Pittsburgh City-County Building (right), adjacent to the Allegheny County Courthouse (left)
|Alternative names||City Hall|
|Architectural style||Classical Revival|
|Address||414 Grant Street|
|Construction started||July 5, 1915|
|Cost||$2.771 million (1917 $'s)|
|Diameter||300 feet X 183 feet|
|Design and construction|
|Owner||City of Pittsburgh, County of Allegheny|
|Architecture firm||Palmer, Hornbostel & Jones|
|Structural engineer||McClintic-Marshall & Co.|
|Other designers||R. Gustavino, Charles Keck|
|Main contractor||James L. Stewart|
Pittsburgh City-County Building
|Designated CPHS:||December 26, 1972|
The Pittsburgh City-County Building is the seat of government for the City of Pittsburgh and houses both Pittsburgh and Allegheny County offices. It is located in Downtown Pittsburgh at 414 Grant Street, Pittsburgh, Pennsylvania.
The building was designed by Henry Hornbostel and opened in 1917. Its main hall is surrounded by gilded classical columns 47 feet high, supporting a vaulted ceiling of Gustavino terra cotta tile. Architectural sculpture on the building was created by Charles Keck.
Although massive in its own right, it is just the main structure in a complex of city/county service buildings in the neighboring blocks. The city/county annex is a block east of the structure "behind" it on Ross Street and it is also very large. The Allegheny County Courthouse and offices border the structure to the north. Up until the 1960s, the corrections department had its offices to the northeast of the structure. On the seventh floor of the building is a massive mural completed in 1940 entitled "Justice" by award winning artist Harry Scheuch. 
Popular culture 
Many scenes of the Bruce Willis and Sarah Jessica Parker police drama Striking Distance were filmed both inside and on the Grant Street entrance to the building. Most notable is the nighttime scene of Dennis Farina's supervisor character arguing with Willis' "Tom Hardy" over the "Polish Hill" documents. Lorenzo's Oil used the building to shoot scenes depicting Johns Hopkins Hospital. Scenes of the Superman remake Superman Returns were slated to be filmed in the building's "crystal palace" grand mezzanine but the film production was delayed by Warner Brothers and the scenes were never added to the finished film. The USA Network show Suits used the Grant Street exterior for establishing shots in 2011.  The very first film to feature the City Hall however was produced in the first decade after its completion. In the Name of the Law starred Pittsburgh Pirates great and future Hall of Famer Honus Wagner as the hero, as a Pittsburgh Police Superintendent pitched baseballs off the 144-foot-high roof in the film's climax.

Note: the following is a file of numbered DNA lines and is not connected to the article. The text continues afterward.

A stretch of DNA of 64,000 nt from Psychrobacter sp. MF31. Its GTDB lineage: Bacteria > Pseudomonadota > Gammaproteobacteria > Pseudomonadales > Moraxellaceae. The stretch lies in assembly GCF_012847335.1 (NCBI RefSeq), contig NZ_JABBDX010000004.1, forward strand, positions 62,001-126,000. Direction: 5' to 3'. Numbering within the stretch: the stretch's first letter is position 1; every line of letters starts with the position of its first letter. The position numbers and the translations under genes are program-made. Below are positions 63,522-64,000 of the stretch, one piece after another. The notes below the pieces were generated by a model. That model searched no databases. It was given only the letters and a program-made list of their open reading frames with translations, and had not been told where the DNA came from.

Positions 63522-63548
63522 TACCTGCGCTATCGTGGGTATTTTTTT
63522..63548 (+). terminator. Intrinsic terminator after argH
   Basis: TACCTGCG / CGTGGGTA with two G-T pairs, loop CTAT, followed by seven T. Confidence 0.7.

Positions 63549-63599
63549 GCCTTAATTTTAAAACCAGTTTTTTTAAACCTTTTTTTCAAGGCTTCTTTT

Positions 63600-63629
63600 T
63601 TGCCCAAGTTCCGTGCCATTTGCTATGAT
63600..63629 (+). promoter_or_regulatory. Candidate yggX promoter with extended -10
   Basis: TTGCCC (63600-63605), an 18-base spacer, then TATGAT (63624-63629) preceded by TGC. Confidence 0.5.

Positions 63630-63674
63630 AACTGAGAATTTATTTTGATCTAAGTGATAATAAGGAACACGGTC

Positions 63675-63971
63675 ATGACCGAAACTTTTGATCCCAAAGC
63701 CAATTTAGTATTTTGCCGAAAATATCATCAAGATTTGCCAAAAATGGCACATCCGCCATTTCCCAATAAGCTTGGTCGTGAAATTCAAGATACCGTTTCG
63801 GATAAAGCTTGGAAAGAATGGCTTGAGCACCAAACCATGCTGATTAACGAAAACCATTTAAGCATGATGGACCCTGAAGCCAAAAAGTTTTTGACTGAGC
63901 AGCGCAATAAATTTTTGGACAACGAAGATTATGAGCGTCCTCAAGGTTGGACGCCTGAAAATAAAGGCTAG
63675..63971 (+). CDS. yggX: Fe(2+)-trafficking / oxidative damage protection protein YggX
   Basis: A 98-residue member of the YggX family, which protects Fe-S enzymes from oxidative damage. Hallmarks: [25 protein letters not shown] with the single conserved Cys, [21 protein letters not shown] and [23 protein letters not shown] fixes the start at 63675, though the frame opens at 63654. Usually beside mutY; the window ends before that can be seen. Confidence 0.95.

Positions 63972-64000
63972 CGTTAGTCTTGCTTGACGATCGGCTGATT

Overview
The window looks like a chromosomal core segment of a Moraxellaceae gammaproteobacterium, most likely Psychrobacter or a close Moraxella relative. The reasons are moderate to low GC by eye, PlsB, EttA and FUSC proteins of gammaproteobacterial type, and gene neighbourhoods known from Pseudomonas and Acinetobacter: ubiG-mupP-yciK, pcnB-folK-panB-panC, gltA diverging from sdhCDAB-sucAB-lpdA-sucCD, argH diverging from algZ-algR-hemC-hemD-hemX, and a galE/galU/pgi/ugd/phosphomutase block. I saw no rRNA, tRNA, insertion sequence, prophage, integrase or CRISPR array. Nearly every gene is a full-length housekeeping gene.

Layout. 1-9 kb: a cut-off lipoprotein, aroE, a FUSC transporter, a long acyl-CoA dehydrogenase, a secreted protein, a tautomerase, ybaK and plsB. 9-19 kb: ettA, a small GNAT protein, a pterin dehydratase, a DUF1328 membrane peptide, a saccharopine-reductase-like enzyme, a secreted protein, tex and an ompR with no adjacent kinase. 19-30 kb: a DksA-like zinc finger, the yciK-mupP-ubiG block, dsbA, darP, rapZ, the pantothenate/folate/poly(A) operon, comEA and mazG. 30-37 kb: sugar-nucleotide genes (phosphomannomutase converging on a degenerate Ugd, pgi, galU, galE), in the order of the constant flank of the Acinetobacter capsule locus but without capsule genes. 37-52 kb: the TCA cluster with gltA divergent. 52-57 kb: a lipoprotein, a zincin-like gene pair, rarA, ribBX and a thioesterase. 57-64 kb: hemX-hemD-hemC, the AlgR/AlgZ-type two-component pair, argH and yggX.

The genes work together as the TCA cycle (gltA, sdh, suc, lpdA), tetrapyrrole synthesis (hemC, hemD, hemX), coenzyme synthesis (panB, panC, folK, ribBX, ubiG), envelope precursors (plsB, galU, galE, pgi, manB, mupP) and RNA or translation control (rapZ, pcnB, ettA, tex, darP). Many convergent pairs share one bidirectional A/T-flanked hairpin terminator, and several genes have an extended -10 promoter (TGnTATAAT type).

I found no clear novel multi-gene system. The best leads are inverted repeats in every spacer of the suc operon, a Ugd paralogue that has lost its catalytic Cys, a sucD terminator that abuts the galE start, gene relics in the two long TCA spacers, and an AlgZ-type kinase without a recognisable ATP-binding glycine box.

- The grand Grant Street Entrance has many statues and memorials to past leaders, including the late mayor Richard Caligiuri and political boss William Flinn.
- The complex is bordered by wide thoroughfares named for city founders James Ross (Ross Street), John Forbes (Forbes Avenue) and James Grant (Grant Street).
- The downtown branch of the Carnegie Library of Pittsburgh occupied space in the structure until November 1930.
- The prominent inscription "PROTHONOTARY" over a side entrance reportedly prompted the remark "What the hell is a Prothonotary?" from Harry Truman on a 1948 visit.
Media related to Pittsburgh City-County Building at Wikimedia Commons
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